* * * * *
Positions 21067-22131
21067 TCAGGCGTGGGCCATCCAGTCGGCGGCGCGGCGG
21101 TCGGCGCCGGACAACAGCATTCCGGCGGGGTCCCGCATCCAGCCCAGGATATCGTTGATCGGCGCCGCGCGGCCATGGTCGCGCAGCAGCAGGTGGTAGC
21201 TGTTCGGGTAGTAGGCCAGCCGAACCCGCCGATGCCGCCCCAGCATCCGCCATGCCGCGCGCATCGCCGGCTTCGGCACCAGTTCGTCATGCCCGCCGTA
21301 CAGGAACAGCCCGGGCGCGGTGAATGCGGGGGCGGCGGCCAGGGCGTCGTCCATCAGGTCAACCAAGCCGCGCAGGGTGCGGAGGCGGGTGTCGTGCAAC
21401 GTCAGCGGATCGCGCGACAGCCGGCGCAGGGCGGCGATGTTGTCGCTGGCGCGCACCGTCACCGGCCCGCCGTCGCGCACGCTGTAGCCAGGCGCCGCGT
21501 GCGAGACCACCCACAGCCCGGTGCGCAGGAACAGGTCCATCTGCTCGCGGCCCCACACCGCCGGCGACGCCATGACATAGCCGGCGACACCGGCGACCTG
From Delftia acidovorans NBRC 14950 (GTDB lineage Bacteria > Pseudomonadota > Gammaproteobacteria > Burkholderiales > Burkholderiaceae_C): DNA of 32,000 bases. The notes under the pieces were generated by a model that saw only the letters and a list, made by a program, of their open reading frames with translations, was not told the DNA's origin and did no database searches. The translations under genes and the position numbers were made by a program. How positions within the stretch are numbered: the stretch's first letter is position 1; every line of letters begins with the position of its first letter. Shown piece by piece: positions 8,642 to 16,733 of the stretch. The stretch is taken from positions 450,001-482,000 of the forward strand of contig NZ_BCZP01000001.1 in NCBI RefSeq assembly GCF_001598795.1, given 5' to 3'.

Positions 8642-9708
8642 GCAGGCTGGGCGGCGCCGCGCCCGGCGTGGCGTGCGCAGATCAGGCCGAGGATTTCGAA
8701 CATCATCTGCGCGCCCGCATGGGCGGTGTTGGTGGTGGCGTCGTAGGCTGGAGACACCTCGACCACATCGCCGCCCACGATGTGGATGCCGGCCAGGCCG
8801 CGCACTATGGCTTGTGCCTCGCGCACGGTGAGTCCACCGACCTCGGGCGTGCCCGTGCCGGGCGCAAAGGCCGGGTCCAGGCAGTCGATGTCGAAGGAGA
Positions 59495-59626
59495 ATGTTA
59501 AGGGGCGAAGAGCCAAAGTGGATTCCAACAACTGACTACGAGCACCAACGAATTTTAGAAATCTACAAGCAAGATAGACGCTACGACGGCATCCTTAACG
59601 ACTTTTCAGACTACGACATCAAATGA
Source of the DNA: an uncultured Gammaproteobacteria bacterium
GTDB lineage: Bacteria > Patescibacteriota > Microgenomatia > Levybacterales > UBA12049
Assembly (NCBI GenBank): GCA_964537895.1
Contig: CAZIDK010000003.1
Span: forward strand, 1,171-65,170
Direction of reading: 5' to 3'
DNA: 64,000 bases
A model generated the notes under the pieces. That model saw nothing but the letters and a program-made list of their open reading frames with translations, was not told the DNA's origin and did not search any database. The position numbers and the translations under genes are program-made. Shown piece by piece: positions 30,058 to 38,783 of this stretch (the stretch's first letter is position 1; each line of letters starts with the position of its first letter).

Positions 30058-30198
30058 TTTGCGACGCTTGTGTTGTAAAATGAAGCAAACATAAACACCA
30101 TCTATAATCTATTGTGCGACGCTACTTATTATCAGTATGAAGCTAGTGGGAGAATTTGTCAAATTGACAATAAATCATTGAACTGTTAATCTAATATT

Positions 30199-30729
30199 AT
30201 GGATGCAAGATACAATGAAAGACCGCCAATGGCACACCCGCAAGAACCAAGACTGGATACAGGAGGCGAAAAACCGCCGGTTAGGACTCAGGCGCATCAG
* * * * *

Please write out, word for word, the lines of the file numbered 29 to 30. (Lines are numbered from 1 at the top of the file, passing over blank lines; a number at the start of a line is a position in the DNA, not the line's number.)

30199 AT
30201 GGATGCAAGATACAATGAAAGACCGCCAATGGCACACCCGCAAGAACCAAGACTGGATACAGGAGGCGAAAAACCGCCGGTTAGGACTCAGGCGCATCAG